#MeToo: Street Art & Other Visuals

A few months ago I came across an article inThe Guardian newspaper which featured the photograph below by Mukesh Gupta of some street art in Jammu, India, protesting rape. I took a screenshot of the image as it really resonated with me, particularly the representation of the silencing – the hand over the mouth of the woman on the left:

It reminded me of a couple of photographs I’d taken back in 2013 which feature a torn, vintage film poster I’d seen in a shop window. For me, rather than  the original intended context  – I think the film genre may have been been a crime or thriller – the hand over the mouth connotes a controlling, bullying tactic to silence or else risk devastating consequences. This is the close up detail of the poster:

Earlier this month I came across a poster on wall  in Venice, Italy with the headline STOP SILENCE. In this image the head is upside down in relation to the text but the upright finger is pressed against her mouth – hushing the voice of truth.

A couple of days before I had been walking around the University area of Bologna and seen a mural comprised of black and white photographic images that work both separately and as a whole. Stylistically they are all high contrast, some contain foreshortened gestures. The direct gaze is confrontational and echoes the attitude – of giving the finger, The top centre photo also includes the woman holding a handwritten sign which says NO ES NO – Spanish rather than Italian for No means No.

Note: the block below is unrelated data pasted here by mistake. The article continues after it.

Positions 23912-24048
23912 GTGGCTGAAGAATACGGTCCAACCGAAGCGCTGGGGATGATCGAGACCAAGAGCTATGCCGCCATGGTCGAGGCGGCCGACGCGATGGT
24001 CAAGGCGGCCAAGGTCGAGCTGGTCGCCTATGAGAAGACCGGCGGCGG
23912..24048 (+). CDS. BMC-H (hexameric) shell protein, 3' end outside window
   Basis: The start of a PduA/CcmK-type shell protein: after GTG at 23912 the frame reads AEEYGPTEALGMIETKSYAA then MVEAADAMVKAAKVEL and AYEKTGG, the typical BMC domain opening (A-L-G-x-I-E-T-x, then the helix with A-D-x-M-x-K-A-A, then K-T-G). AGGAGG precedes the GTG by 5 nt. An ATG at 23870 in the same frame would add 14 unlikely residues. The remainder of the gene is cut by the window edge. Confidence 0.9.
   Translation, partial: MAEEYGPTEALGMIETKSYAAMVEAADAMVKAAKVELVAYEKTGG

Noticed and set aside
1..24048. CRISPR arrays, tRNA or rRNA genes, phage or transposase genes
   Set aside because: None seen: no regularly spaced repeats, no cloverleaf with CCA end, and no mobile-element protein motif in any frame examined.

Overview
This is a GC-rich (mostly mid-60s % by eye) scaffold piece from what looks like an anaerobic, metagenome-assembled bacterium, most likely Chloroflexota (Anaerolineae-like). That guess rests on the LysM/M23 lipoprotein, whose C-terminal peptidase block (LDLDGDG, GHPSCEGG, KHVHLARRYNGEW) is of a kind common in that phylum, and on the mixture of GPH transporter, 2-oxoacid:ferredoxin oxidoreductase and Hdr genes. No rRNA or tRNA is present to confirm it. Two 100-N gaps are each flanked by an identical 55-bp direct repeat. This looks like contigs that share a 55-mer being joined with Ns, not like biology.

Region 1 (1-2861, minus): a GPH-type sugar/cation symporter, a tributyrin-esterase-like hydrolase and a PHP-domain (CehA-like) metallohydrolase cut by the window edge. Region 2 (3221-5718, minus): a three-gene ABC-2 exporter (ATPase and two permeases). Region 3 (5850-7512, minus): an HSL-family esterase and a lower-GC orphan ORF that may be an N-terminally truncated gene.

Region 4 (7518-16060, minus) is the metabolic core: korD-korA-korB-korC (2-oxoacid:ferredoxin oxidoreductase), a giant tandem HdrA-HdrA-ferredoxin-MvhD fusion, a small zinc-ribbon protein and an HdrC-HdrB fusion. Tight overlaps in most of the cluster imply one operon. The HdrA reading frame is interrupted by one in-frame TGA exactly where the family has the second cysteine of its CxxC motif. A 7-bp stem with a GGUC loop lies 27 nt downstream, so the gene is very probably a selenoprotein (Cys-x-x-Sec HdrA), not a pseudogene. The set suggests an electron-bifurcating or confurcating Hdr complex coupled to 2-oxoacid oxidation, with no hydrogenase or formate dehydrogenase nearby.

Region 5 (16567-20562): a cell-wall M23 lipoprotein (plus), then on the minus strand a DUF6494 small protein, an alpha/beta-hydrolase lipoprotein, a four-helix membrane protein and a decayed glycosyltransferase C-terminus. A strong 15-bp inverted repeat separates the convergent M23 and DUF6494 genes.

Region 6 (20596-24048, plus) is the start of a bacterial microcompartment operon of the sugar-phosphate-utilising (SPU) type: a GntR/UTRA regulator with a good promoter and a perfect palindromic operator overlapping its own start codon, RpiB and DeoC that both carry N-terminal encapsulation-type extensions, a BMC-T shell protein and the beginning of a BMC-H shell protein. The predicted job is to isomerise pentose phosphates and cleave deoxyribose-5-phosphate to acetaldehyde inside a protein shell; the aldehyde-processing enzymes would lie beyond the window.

The giving the finger attitude is something I’ve witnessed and recorded previously – here are a couple from 2017 The Women’s March in London. The elegant, well-mannered and sophisticated Audrey Hepburn raises her middle finger:

A defiant uterus:

Raised fists in Bologna; the same poster is repeated all along the road. The raised fist is associated with resistance, support, solidarity and power. A red flame emanates from her hand in an otherwise black and white image:

In New York in May of this year I’d been struck by the sidewalk poster of a painting by the artist Angela China also known as Gumshoe. It’s a reworking of Picasso’s iconic 1907 painting Les Demoiselles D’Avignon substituting the Demoiselles with representations of Bill Cosby, Harvey Weinstein, Donald Trump and Kevin Spacey, all of whom have been accused of various degrees of sexual misconduct:

Yet the news is depressing. Even in today’s Guardian there’s a report by Benjamin Haas about the extent of sexual abuse in North Korea, where it has been normalised: Many women expressed a sense that the abuse they endured was so normalised almost no one thought to file a complaint against the perpetrators. Only one woman reported her case to the police, with others saying the police would not have acted. The recent election of Brett Kavanaugh to the US Supreme Court following the bravery of Christine Blasey Ford felt like a huge blow.

Here’s a piece of artwork by Allen Dailey made in October 2018 in response, he says: I made this art today in honor of Dr. Christine Blasey Ford, with a spirit of respect and deep care for all women who have experienced sexual assault, rape, or fear of assault.

I am encouraged by the fact that in spite of the normalisation and acceptance of violence against women many young people are brought up to have a voice. The campaign to stop silence and the fact that the #MeToo movement has made huge advances in India are examples of inspiring change. Here’s a picture I took at The Women’s March In London last year where many children marched alongside their mothers:

I am marching because I want the world to be nice to women!  It really is that simple.



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